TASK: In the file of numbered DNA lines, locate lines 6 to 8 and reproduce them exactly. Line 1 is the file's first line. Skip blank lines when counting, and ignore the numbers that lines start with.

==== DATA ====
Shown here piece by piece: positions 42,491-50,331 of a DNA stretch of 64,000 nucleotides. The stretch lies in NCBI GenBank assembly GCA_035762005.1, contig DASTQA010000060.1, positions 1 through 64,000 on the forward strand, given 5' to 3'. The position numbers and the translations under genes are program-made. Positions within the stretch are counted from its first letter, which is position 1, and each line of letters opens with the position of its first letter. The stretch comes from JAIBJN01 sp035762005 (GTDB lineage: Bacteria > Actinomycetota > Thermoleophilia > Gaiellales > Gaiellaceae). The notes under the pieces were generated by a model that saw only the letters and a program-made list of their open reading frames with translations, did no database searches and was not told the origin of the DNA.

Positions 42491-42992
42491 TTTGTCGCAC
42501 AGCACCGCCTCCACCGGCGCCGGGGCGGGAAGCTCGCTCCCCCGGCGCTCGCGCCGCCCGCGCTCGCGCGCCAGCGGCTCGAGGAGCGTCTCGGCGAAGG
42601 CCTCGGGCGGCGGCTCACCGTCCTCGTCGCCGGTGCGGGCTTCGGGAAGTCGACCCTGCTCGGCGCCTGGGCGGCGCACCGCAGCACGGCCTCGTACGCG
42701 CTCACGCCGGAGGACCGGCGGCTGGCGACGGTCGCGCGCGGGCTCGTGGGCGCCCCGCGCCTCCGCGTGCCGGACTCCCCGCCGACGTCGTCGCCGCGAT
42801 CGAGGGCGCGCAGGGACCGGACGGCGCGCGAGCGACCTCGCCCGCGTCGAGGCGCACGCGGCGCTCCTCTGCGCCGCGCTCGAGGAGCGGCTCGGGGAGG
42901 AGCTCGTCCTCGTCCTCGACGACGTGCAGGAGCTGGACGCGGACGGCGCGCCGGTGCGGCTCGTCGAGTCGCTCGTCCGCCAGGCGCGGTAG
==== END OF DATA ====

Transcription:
42701 CTCACGCCGGAGGACCGGCGGCTGGCGACGGTCGCGCGCGGGCTCGTGGGCGCCCCGCGCCTCCGCGTGCCGGACTCCCCGCCGACGTCGTCGCCGCGAT
42801 CGAGGGCGCGCAGGGACCGGACGGCGCGCGAGCGACCTCGCCCGCGTCGAGGCGCACGCGGCGCTCCTCTGCGCCGCGCTCGAGGAGCGGCTCGGGGAGG
42901 AGCTCGTCCTCGTCCTCGACGACGTGCAGGAGCTGGACGCGGACGGCGCGCCGGTGCGGCTCGTCGAGTCGCTCGTCCGCCAGGCGCGGTAG